As the world has become increasingly more high-tech and high-touch, a new focus on connecting with the consumer at the front end of the supply chain is imperative. This requires brands to cater to new millennial consumers by providing them with high quality experiences, wherever and however they want. A fabulous product with a strong story that includes brand heritage and artisan development has become the price of entry for luxury brands today.
Luxury Brands, Shape Up!
Does all this speak to a changing zeitgeist of the luxury shopper? We’ve amassed closets full of designer shoes and bags and the acquisition of one more thing, pretty and luxurious as it may be, just rings a bit too hollow today. Experiences and souvenirs are the answer. At the Stylus New Era Luxury Forum (April 24, New York), they spoke of a new paradigm for luxury, driven by young affluent consumers. Luxury today has to reflect the lifestyle of its consumers; it needs to be high-charged and high-performance, and is being reinterpreted as the pursuit of well-being, heightened by social communities.
In the developed world, time is often considered the biggest luxury and this has implications for the association of luxury with healthy lifestyles. Fitness and health have become the new status symbols with premium products and services that only the affluent can afford, Let’s face it, anyone can beg, borrow or save for a Chanel handbag. A healthy, buff and toned body takes time to achieve, and it communicates a luxury lifestyle and super-charged status. An active lifestyle speaks volumes, saying, “I have the time and money to spend on taking care of myself.”
So the new luxe is working out in high-performance gyms. Getting into the hottest fitness classes is as hard a feat as getting into the hottest nightclubs, thus oozes status. This is experiential luxury, and luxury brands need to learn how to better weave their brand story into our changing lifestyle preferences. Active brands, such as Sweaty Betty, Lululemon, Nike and Under Armour, are well positioned to benefit from the increased focus on health and wellness and experiential luxury. Moreover, these brands resonate with their consumers and these two-way brand relationships are growing deeper enhanced by social media, gamification on various digital platforms and a presence in activity-based venues.
The ever-present smartphones and mobile devices (the real wearables) provide consumers with a wealth of information at their fingertips. They use mobile to seek detailed information (spanning brand stories, raw material origins, product inspiration as well as price, availability and more mundane data) from brands in order to make more enlightened purchases. What we have is a new well-informed luxury consumer eager to purchase goods with a more educated and considered mentality. Brands need to cater to these new consumer expectations.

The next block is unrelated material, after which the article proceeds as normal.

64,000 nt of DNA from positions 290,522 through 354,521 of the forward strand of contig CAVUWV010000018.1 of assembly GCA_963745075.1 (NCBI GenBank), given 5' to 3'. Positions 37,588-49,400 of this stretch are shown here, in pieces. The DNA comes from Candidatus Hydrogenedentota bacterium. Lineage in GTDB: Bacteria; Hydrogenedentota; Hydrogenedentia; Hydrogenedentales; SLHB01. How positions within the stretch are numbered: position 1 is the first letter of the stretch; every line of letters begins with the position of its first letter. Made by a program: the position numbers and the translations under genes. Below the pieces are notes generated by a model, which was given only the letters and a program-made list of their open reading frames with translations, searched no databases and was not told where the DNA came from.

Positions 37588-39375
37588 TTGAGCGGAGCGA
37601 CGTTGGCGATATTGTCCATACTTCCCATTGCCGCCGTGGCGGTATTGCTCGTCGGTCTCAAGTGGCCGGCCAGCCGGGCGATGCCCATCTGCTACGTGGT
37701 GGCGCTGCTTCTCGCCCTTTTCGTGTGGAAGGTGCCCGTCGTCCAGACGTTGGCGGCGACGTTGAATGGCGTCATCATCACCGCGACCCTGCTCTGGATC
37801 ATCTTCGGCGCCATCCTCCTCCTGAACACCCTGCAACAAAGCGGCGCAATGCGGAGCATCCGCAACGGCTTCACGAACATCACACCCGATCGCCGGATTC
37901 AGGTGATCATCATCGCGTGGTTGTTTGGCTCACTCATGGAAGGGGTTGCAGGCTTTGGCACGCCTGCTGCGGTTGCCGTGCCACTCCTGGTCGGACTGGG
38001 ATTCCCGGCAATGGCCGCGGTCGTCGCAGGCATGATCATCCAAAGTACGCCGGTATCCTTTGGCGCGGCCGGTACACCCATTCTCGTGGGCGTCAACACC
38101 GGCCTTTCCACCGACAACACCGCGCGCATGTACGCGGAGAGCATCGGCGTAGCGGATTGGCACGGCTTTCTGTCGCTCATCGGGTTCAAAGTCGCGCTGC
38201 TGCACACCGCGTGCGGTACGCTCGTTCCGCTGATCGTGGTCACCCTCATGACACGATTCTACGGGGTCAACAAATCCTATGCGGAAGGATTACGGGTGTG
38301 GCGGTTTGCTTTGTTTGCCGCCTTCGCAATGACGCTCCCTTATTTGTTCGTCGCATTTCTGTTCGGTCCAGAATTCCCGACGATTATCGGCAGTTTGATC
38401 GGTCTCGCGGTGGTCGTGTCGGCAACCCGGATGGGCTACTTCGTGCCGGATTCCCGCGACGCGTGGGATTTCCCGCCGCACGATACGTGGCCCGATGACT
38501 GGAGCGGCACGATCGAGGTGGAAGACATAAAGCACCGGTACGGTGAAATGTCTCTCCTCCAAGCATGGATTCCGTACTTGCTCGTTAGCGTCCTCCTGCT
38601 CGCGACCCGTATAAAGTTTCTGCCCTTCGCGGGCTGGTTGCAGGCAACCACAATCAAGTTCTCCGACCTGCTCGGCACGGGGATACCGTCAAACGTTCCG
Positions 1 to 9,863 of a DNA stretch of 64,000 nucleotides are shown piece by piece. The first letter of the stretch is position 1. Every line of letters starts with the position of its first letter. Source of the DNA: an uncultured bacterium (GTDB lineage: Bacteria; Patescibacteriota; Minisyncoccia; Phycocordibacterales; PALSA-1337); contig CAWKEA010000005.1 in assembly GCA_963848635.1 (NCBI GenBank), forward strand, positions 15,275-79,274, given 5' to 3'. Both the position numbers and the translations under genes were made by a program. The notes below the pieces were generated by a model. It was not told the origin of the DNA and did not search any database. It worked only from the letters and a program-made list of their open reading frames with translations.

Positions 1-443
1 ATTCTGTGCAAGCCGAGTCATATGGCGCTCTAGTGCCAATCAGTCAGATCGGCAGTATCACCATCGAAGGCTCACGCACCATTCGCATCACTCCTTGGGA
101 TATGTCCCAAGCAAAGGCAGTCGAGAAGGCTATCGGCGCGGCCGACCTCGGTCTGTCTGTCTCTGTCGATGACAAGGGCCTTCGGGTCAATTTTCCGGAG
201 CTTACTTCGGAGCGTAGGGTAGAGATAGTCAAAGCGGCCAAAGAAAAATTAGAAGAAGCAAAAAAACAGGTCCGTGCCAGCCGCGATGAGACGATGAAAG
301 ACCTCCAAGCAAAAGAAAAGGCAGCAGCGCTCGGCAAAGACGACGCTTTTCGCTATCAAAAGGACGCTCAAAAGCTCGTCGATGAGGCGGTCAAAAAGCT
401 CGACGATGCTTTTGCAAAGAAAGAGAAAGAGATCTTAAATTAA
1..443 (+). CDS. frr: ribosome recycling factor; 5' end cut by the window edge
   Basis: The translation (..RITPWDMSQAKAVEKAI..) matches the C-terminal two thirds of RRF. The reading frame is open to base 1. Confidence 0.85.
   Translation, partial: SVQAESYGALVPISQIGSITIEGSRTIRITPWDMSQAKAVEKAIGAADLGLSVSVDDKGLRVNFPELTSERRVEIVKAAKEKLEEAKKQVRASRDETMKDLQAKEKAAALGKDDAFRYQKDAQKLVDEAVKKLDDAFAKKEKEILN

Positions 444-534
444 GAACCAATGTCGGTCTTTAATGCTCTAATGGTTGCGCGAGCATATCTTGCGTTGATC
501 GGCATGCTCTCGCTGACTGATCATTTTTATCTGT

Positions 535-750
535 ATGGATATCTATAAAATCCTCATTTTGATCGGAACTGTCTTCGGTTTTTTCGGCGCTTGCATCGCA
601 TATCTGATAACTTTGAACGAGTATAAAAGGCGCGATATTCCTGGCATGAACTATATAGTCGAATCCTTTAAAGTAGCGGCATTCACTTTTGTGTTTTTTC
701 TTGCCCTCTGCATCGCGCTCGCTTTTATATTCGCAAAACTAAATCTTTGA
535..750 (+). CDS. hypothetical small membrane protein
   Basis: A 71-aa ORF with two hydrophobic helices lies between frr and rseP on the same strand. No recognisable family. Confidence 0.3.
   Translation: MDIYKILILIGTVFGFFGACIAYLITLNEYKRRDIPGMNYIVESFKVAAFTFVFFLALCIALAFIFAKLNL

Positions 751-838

Data has become an important tool for brands to create a genuine connection and relationship with consumers. People increasingly create their own personal brands by assembling a handful of brands they choose to interact with. This underpins today’s power shift from brands and brand managers to the people who actually choose the brands, the consumers, who are the ultimate brand managers and have the ultimate power to shape a brand.
A Market of One
At the Luxury Summit (April 29, New York), Tom Zara, executive director of strategy at Interbrand, addressed the “age of you” saying, “Looking to the future, the logical progression will be a world composed of 7 billion brands, that each one of us will define based on our unique worldview and self-view, the brand that we are and the brands that participate in defining who we are. Each of the world’s 7 billion consumers will become their own brand, and their decisions regarding which brands to interact with will have more power to shape brand identity than a company’s in-house branding team.” This is an acknowledgement that brands are, in fact, the markets’ and the customers’ worldview, living in the minds of consumers and not really owned by the brand managers. Operating in this new age, data will become more important Than a brand’s financial assets in achieving success.